Thwaites Glacier, West Antarctica

Given Texas’ long coastline and low-lying, flood-prone coastal terrain, scientists have warned for years that cities and industries near the Gulf of Mexico are vulnerable both to the direct threat of sea-level rise and to its magnification of tropical storm-surge hazards.

A pair of scientific studies documenting the apparently “unstoppable” collapse of the melting West Antarctic ice sheet dramatically underscore the risks faced by the state and other coastal areas as manmade global warming accelerates.

The Science Now website of the American Academy for the Advancement of Science reported the research results, which suggest the warming trend will bring more sea-level rise than some scientists have projected until now:

A disaster may be unfolding—in slow motion. Earlier this week, two teams of scientists [one from NASA and the University of California and the other from the University of Washington] reported that the Thwaites Glacier, a keystone holding the massive West Antarctic Ice Sheet together, is starting to collapse. In the long run, they say, the entire ice sheet is doomed, which would release enough meltwater to raise sea levels by more than three meters [about 10 feet].

The New York Times summarized the news this way:

The finding [that the collapse of the West Antarctic ice sheet is now “almost certainly unstoppable”], which had been feared by some scientists for decades, means that a rise in global sea level of at least 10 feet may now be inevitable. The rise may continue to be relatively slow for at least the next century or so, the scientists said, but sometime after that it will probably speed up so sharply as to become a crisis.

A study by other researchers, published in 2009, projected that sea-level rise from a collapse of the Antarctic ice sheet would not be globally uniform and that North America would be at higher risk, with sea level rising as much as 21 feet in places like the Washington, D.C., area.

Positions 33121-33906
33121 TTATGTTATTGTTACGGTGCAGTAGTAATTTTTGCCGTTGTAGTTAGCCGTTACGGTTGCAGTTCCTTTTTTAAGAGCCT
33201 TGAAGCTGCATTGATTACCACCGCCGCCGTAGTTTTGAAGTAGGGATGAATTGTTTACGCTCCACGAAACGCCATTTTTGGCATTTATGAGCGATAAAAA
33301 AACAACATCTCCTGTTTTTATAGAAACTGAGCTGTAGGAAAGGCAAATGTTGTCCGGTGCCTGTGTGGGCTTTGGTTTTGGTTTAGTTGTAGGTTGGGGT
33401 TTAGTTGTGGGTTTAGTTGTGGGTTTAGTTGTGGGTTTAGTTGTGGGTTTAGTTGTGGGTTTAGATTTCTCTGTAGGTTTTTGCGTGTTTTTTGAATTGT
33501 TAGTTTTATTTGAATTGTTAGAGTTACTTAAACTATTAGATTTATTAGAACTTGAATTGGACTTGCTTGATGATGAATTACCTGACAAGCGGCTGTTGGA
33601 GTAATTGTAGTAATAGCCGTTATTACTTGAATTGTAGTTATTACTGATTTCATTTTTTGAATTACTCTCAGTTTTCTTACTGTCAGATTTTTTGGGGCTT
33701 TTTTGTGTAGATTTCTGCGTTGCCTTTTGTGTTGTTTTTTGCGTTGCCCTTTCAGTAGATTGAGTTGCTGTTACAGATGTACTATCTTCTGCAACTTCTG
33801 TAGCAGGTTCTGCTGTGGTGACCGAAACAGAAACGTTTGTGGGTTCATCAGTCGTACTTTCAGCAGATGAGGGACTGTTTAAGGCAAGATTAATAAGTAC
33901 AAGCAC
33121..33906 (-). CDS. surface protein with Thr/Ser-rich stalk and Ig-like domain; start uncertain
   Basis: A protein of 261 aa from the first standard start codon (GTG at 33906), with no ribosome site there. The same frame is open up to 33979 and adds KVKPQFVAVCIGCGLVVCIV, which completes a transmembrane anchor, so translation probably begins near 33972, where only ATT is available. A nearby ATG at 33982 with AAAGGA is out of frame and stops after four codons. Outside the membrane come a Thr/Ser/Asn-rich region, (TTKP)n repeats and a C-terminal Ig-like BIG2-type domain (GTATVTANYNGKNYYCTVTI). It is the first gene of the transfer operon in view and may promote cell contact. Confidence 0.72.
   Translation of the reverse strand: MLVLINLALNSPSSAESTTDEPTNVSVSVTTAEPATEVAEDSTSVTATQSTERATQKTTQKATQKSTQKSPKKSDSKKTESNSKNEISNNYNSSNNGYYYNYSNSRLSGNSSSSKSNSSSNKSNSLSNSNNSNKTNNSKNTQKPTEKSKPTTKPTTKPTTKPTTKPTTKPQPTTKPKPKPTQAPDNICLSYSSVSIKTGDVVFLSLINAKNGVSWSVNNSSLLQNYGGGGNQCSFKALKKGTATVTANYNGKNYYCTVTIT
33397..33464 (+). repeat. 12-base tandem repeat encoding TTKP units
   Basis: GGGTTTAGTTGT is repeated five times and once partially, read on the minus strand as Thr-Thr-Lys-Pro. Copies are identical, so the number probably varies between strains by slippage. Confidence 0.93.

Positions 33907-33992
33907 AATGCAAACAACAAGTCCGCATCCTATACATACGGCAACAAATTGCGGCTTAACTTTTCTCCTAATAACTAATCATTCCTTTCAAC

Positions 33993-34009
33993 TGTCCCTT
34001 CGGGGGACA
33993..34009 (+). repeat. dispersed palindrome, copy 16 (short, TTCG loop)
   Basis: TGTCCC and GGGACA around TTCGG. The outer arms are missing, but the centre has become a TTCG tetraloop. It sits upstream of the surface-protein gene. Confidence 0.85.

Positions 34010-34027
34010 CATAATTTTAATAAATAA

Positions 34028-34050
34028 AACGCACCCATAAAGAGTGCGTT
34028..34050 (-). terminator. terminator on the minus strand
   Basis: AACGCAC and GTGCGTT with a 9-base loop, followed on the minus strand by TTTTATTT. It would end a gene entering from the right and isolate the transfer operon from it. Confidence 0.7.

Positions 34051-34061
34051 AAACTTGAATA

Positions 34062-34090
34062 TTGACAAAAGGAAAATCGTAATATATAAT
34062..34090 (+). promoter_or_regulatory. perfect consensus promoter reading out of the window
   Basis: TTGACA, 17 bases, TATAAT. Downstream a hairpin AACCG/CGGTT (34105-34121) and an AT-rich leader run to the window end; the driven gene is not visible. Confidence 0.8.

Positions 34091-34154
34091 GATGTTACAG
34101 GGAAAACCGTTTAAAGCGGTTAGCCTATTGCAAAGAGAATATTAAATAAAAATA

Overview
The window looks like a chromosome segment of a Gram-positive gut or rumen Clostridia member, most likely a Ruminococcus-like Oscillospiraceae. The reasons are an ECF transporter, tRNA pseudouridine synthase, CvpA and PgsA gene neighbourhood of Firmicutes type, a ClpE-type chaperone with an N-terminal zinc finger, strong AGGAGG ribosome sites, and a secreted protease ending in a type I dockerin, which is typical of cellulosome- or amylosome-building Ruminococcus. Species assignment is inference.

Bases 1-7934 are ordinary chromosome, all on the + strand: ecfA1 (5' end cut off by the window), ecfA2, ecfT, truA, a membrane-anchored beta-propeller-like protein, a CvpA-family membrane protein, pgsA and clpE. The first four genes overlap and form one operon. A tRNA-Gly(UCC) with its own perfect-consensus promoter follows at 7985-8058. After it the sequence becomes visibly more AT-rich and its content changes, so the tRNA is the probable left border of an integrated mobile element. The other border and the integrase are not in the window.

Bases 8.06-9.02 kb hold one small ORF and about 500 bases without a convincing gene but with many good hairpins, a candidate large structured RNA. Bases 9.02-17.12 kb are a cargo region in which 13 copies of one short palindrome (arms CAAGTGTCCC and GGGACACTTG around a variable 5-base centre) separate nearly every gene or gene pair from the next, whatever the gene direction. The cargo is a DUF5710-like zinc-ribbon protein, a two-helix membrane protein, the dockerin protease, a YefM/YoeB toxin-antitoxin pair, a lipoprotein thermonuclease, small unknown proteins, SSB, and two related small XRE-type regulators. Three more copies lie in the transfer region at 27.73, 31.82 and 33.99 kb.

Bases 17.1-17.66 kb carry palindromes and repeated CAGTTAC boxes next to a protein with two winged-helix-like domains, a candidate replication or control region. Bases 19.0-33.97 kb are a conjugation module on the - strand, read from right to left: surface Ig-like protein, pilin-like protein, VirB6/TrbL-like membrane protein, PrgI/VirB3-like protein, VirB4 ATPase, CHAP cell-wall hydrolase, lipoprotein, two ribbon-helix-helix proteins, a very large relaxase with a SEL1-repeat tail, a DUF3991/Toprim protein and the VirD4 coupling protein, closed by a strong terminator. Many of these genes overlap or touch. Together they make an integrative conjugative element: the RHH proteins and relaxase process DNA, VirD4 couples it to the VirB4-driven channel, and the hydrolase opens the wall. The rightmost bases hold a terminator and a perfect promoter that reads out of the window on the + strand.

Texas Climate News asked Larry McKinney, executive director of the Harte Research Center for Gulf of Mexico Studies at Texas A&M University-Corpus Christi, to comment on the ramifications of the two new studies about Antarctica that were published this week.

His emailed reply:

The recent reports of an accelerated disintegration of the West Antarctic ice sheet have implications for the Gulf of Mexico and especially Texas where sea level rise is a significant issue, especially along the Upper Coast.

Regardless of the cause, we may have reached a tipping point where we will see a rise in sea level more quickly than anticipated. It adds urgency to the need for the long-range planning to adapt to a changing world-scape and in our case, Gulf-scape.

The Harte Research Institute announced last year that it had received a $790,000 grant from the Houston Endowment foundation (previously a financial supporter of Texas Climate News) to undertake “a ground-breaking project to map and evaluate the effects of sea level rise on the upper Texas coast and develop tools to address this critical issue.”

The institute, which has done sea-level-rise modeling and research along the Texas coast, “will assess the impacts of sea-level rise on the greater Houston area in order to acquire the knowledge necessary to mitigate and adapt to higher sea level during the next 50 to 100 years,” it said at the time.